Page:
Future research should also focus on factors affecting island-and site-specific variation in detection of American martens. Potential factors include available habitat or food, interaction with other carnivores, and the effects of island biogeography. Resources, such as available habitat and food, are important to wildlife populations, and, as a carnivore, the distribution of prey, including sciurids and lagomorphs, is likely to directly affect the distribution of martens (Carlson et al., 2014). This may be especially important in APIS given the fact small mammal diversity on the islands is low relative to adjacent mainland (Belant and Van Stappen, 2002; Smith and Fawver, 2005). As a small carnivore, martens are also vulnerable to direct predation and suppression from larger carnivores (Ruggiero et al., 1994) but could also be affected indirectly through cascading effects among carnivores (Levi and Wilmers, 2011; Allen et al., 2015). Broader factors, such as island biogeographv (e.g., MacArthur and Wilson, 1967; Belant and Van Stappen, 2002; Wilson, 2009), with the varying size and distance of islands, the ability and frequency of marten movement between islands, and how these factors affect marten prey or competitors could also affect the distribution of martens. Understanding the factors driving marten presence on the Apostle Islands will allow for effective management of both mainland and island populations.

The documentation of a putative population of a species in a segment of its former range is always of interest but particularly so with endangered species. The use of camera traps allowed us to document martens in APIS, a remote protected area that is difficult to access in summer and nearly impossible in winter. The origin of the population is currently unknown, but future genetic analyses could potentially determine the population source, as each source may have come from different subspecies. Efforts to reintroduce and augment martens have been underway in Wisconsin for over 60 y (Woodford et al., 2013) but have had limited success (Manlick et al., 2017), and our documentation of the martens in APIS may have important implications for conservation of martens in the state. Long-term monitoring could also help elucidate trends in carnivore community dynamics on the islands and reveal the stability of the current marten population and the mechanisms by which martens are affected by the rest of the carnivore community.

Acknowledgments.--This project was supported by the United States Department of the Interior (USDI), Apostle Islands National Lakeshore and the Great Lakes Northern Forest CESU (Cooperative Agreement P14AC01180), Northland College (Department of Natural Resources, Sigurd Olson Professorship in the Natural Sciences, Morris O. Ristveclt Professorship in the Natural Sciences) and the University of Wisconsin (Schorger fund, Department of Forest and Wildlife Ecology; Beers-Bascom Professorship in Conservation, College of Agriculture and Life Sciences). We thank the personnel from each group that contributed to this project, especially the numerous technicians from the National Park Service, and students from Northland College that provided assistance over the course of the project.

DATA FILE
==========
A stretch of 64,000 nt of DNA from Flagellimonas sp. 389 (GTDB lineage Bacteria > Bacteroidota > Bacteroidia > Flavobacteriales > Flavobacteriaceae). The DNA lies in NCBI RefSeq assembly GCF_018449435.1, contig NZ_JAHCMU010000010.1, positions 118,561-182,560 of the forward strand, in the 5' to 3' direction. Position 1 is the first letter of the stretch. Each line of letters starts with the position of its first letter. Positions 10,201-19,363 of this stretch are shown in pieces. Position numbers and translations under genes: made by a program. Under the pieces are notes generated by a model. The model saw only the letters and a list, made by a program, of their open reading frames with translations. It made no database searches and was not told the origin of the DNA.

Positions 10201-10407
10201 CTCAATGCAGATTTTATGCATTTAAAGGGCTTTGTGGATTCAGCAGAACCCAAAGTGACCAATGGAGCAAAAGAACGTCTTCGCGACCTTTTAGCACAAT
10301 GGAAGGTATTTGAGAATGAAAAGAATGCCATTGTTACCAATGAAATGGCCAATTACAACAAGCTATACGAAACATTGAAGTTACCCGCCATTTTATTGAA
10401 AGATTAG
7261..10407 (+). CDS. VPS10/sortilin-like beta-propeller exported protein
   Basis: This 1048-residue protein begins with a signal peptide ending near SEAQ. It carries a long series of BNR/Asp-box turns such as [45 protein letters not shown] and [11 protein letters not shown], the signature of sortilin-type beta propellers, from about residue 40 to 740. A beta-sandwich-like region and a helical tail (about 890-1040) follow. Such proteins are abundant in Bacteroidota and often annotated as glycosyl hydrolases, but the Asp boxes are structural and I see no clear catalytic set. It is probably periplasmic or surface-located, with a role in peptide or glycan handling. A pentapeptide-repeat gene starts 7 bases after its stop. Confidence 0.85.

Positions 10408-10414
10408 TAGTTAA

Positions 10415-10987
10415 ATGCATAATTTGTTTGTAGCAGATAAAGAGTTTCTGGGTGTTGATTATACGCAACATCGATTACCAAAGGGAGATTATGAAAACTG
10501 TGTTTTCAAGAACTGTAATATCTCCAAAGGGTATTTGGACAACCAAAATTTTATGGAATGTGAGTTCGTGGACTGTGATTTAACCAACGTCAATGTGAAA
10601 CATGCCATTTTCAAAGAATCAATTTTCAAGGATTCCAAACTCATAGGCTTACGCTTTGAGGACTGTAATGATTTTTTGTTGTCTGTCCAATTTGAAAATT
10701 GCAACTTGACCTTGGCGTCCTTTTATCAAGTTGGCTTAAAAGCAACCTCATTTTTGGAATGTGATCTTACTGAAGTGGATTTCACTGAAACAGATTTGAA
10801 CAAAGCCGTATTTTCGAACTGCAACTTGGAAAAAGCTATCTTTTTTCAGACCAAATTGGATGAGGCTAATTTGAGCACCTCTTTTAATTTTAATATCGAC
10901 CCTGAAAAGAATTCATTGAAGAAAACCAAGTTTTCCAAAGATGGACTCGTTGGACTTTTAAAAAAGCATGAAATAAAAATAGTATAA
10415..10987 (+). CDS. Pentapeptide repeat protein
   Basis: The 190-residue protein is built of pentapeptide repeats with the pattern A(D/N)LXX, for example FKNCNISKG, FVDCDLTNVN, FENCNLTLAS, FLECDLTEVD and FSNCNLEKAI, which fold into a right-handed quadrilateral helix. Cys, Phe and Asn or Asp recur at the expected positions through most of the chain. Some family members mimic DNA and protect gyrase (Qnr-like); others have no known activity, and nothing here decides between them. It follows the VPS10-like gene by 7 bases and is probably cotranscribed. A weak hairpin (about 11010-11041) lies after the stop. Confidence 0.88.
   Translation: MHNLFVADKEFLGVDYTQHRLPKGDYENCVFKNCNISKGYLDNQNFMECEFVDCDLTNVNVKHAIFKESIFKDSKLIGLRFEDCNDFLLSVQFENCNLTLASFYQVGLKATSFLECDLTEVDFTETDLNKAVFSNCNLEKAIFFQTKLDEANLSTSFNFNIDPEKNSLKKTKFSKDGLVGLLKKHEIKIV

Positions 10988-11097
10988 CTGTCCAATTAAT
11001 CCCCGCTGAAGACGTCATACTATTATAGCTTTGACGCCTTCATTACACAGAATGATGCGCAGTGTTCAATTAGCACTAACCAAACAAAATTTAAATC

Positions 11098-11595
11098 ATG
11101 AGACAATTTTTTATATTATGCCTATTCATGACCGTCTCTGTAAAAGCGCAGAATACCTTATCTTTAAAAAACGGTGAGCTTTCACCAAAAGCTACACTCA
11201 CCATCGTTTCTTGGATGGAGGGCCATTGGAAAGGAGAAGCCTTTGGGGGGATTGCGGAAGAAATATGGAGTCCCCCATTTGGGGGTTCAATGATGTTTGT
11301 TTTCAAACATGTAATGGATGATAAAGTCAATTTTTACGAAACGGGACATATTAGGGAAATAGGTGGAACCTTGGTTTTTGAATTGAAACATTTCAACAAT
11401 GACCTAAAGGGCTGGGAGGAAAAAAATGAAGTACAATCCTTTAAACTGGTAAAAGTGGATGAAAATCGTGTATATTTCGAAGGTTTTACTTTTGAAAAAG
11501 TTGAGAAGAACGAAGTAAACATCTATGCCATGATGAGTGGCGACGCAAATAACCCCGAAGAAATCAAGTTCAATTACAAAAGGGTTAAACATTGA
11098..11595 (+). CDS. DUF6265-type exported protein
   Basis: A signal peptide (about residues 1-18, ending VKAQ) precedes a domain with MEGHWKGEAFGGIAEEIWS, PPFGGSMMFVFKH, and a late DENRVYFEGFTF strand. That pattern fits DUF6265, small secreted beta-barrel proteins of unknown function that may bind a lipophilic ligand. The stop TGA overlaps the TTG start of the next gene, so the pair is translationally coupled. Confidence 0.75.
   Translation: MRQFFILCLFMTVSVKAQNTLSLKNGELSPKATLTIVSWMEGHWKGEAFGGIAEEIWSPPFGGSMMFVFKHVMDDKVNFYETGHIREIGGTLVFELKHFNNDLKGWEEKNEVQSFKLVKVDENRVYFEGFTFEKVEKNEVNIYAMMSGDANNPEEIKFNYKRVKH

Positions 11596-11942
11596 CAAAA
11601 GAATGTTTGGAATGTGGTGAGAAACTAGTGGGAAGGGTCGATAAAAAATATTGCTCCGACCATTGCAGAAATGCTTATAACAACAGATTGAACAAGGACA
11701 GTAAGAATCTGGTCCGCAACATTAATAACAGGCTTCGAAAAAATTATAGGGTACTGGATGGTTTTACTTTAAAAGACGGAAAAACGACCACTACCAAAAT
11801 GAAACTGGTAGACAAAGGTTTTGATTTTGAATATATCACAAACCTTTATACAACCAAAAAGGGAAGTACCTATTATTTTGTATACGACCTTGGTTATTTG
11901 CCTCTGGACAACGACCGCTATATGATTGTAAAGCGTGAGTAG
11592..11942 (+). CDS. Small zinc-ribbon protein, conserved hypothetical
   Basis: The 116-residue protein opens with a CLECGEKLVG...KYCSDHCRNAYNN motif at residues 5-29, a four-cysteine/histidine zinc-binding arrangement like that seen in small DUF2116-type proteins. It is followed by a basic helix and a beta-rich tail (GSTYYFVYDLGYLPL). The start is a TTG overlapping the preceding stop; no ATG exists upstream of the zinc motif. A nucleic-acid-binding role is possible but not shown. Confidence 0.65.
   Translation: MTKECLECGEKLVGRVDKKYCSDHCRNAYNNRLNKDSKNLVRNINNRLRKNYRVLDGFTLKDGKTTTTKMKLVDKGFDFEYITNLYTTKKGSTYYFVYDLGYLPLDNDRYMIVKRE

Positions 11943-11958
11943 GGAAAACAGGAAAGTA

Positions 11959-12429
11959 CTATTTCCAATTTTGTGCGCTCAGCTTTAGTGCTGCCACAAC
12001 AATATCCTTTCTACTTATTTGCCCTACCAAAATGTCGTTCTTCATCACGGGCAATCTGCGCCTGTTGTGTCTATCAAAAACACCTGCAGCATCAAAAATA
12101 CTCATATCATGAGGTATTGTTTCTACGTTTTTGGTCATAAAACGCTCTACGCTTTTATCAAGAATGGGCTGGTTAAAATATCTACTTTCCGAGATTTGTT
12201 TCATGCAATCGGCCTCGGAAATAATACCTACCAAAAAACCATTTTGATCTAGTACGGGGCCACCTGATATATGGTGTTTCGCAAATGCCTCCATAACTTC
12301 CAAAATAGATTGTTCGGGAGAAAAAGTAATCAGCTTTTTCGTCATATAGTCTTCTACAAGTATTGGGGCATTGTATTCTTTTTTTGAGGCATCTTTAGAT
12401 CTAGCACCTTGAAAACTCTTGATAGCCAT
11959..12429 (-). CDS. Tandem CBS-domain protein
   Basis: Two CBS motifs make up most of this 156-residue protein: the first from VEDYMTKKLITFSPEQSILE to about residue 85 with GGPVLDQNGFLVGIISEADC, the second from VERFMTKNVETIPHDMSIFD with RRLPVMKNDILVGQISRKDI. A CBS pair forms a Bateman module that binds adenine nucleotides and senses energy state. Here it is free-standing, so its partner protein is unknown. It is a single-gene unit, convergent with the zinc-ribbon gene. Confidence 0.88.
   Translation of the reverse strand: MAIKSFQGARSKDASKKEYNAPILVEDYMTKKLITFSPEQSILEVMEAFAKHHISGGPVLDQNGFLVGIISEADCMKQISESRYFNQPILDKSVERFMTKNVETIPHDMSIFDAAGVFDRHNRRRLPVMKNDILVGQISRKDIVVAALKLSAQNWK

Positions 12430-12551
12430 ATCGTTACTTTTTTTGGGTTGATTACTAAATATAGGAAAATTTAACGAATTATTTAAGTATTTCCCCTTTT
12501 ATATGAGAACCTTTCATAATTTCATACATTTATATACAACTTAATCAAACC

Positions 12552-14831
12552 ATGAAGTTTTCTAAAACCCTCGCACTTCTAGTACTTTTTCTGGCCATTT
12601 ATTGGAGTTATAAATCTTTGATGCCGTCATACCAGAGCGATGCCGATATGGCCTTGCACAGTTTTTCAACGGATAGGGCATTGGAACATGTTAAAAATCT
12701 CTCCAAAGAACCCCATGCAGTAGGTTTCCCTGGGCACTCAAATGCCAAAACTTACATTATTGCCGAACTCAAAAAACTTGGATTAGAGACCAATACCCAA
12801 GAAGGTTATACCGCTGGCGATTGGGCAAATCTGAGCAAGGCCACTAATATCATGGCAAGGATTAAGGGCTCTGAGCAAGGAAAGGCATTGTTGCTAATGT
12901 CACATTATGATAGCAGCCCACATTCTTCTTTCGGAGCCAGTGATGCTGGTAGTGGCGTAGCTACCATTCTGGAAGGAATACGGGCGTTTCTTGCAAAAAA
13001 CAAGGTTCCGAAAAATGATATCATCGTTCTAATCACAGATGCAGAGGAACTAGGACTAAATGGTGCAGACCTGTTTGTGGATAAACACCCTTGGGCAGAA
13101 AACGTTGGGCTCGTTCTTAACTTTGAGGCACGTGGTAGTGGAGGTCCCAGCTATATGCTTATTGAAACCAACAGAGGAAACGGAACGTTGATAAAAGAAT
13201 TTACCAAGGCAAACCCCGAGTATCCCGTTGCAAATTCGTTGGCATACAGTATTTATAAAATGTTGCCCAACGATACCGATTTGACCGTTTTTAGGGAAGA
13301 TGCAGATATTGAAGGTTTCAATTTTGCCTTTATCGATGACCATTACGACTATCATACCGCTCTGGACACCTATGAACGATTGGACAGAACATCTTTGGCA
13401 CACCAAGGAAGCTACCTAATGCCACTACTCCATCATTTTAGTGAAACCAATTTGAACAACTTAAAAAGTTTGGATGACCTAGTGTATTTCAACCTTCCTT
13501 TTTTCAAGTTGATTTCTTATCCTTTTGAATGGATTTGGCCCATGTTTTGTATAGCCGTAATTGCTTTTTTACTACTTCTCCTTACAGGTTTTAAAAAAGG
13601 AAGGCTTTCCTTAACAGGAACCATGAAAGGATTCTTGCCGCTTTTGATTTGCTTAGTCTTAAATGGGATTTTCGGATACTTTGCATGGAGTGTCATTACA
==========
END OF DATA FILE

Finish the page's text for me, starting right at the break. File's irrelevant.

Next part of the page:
Allen, M. L., L. M. Elbroch, C. C. Wilmers, and H. U. Wittmer. 2015. The comparative effects of large carnivores on the acquisition of carrion by scavengers. Am. Nat., 185:822-833.

--, M. J. Morales, M. E. Wheeler, J. D. J. Clare, M. A. Mueller, L. O. Olson, K. Pemble, E. R. Olson, J. Van Stappen, and T. R. Van Deelen. 2017. Survey techniques and community dynamics of the carnivore guild in the Apostle Islands National Lakeshore (2014-2017). Final Report to the National Park Service.

--, H. U. Wittmer, E. Setiawan, S. Jaefe, and A. J. Marshall. 2016b. Scent marking in Sunda clouded leopards (Neofelis diardi): novel observations close a key gap in understanding felid communication behaviours. Sci. Rep., 6:35433.

Belant, J. L. and J. F. Van Stappen. 2002. Island biogeography of mammals in the Apostle Islands National Lakeshore, USA. Nat. Areas J., 22:180-185.

Brander, R. B. 1978. History of pine marten release on Stockton Island. Apostle Islands National Lakeshore Report, January 23, 1978.

Busch, J. C. 2008. People and places: a human history of the Apostle Islands. Historic resource study of the Apostle Islands National Lakeshore. Midwest Regional Office, National Park Service, Omaha, Nebraska.

Carlson, J. E., J. H. Gilbert, J. W. Pokallus, P. J. Mani.ick, W. E. Moss, and j. N. Pauli. 2014. Potential role of prey in the recovery of American martens to Wisconsin. J. Wildl. Manage., 78:1499-1504.

Craven, S. R. and E. Lev. 1987. Double-crested cormorants in the Apostle Islands, Wisconsin, USA: population trends, food habits, and fishery depredations. Col. Waterbirds, 10:64-71.